Rating: NN (RS)

Opens Dec 19 at 401 & Morningside, Beach Cinemas, Carlton Cinema, Cineplex Cinemas Empress Walk, Coliseum Scarborough, Colossus, Eglinton Town Centre, Grande – Steeles, Humber Cinemas, Queensway, Rainbow Market Square, Rainbow Promenade, Rainbow Woodbine, SilverCity Fairview, SilverCity Yonge, SilverCity Yorkdale, Yonge & Dundas 24. See here for times.


Annie (Will Gluck) is a hip-hop and R&B influenced adaptation of the Broadway musical about an orphan searching for her parents and being taken in by a wealthy tycoon. The idea of updating it isn’t bad, but Aline Brosh McKenna’s script and Gluck’s direction are execrable. This is a cynical, heartless ode to greed, with everyone – from Jamie Foxx’s morally questionable mayoral hopeful to Quvenzhané Wallis’s smug, smart-talking Annie to Cameron Diaz’s horny and ridiculously over-the-top foster mom – attracted to bling. The singing is passable,but appallingly lip-synched. Wallis has lost all the spontaneity she showed in Beasts Of The Southern Wild, and some scenes between her and Foxx are so icky they feel like outtakes from To Catch A Predator. The only fresh performance is by Stephanie Kurtzuba in a small role as a Russian-accented civil servant with a kleptomania habit. She literally steals every scene she’s in. 119 min.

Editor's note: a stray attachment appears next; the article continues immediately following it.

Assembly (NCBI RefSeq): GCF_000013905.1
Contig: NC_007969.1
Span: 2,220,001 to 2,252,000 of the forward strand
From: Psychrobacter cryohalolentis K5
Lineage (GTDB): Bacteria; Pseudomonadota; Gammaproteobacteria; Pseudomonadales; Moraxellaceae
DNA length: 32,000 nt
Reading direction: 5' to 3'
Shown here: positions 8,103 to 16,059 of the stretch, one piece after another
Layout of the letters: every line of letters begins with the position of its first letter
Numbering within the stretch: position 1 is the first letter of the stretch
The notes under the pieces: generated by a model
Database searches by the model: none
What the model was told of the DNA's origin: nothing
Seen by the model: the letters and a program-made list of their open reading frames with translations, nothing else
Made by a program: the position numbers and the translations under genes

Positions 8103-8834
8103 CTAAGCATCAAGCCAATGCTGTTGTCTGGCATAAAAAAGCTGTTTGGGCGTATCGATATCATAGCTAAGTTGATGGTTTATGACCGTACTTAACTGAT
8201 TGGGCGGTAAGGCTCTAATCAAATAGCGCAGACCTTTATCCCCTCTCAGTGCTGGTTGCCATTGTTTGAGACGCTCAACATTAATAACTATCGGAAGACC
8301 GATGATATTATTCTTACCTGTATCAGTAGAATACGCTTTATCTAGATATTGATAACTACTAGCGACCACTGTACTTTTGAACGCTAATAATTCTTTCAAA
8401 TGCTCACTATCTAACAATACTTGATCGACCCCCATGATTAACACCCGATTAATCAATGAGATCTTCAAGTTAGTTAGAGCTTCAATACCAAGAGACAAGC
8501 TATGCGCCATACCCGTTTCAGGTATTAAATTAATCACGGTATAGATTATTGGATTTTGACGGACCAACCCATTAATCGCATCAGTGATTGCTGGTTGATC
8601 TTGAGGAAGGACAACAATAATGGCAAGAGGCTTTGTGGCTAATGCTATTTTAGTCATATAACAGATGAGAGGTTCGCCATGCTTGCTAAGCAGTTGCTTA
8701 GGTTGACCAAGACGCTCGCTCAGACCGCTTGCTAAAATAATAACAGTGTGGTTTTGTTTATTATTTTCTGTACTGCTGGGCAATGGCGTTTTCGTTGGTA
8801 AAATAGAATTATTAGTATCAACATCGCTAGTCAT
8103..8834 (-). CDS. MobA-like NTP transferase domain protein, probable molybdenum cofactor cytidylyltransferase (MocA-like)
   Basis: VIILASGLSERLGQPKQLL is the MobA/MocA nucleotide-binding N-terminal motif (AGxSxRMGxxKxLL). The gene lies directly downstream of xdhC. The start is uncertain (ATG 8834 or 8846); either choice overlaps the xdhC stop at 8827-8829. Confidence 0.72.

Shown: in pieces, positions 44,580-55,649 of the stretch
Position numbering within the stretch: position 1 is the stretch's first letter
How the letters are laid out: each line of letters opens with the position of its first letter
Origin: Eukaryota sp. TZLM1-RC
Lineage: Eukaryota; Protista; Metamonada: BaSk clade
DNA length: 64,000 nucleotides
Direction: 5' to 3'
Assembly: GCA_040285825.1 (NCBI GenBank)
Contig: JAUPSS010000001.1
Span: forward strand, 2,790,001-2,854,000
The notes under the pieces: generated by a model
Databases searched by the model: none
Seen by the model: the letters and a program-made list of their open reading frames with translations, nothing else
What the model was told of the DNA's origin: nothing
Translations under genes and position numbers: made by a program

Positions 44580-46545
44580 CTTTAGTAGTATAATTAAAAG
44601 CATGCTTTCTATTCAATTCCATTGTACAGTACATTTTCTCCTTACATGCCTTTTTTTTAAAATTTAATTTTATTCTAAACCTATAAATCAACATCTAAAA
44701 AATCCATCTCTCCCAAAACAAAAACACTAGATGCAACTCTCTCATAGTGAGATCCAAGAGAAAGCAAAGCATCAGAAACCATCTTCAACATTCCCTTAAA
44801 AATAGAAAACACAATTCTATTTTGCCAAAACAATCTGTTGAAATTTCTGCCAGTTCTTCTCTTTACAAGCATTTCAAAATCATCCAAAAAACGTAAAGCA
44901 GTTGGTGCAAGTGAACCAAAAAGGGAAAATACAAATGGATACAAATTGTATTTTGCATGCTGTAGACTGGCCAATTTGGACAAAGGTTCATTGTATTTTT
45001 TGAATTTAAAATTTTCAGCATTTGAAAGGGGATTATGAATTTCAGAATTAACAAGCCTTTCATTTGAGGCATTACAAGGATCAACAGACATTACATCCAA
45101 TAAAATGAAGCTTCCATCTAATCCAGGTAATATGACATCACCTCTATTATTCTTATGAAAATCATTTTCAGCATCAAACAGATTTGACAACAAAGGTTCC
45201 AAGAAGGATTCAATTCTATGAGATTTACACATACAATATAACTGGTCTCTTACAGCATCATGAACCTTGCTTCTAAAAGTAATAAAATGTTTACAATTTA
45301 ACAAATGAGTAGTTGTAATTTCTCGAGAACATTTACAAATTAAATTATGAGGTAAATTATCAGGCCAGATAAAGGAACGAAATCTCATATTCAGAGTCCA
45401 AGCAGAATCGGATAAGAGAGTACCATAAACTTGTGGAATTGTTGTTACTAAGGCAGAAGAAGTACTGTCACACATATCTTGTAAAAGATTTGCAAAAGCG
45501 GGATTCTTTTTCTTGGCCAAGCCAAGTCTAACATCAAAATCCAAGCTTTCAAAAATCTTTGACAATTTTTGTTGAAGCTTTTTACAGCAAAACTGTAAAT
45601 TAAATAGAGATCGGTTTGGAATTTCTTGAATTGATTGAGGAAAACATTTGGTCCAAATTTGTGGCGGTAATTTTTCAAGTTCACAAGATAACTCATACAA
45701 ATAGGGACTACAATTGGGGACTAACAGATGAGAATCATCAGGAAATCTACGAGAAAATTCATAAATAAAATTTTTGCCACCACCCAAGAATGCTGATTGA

Rating: N (GS)

Opens Dec 19 at 401 & Morningside, Canada Square, Carlton Cinema, Coliseum Scarborough, Colossus, Eglinton Town Centre, Humber Cinemas, Queensway, Rainbow Market Square, Rainbow Promenade, Rainbow Woodbine, SilverCity Fairview, SilverCity Yorkdale, Yonge & Dundas 24. See here for times.


The Nutcracker – Bolshoi Ballet Live is a broadcast of the seasonal Tchaikovsky ballet, choreographed by Yuri Grigorovich. 150 min.

Opens Dec 21 at Cineplex Cinemas Empress Walk, Coliseum Scarborough, Colossus, Queensway, SilverCity Yonge, Yonge & Dundas 24. See here for times.

Leave your opinion for the editor...We read everything!

Your email address will not be published. Required fields are marked *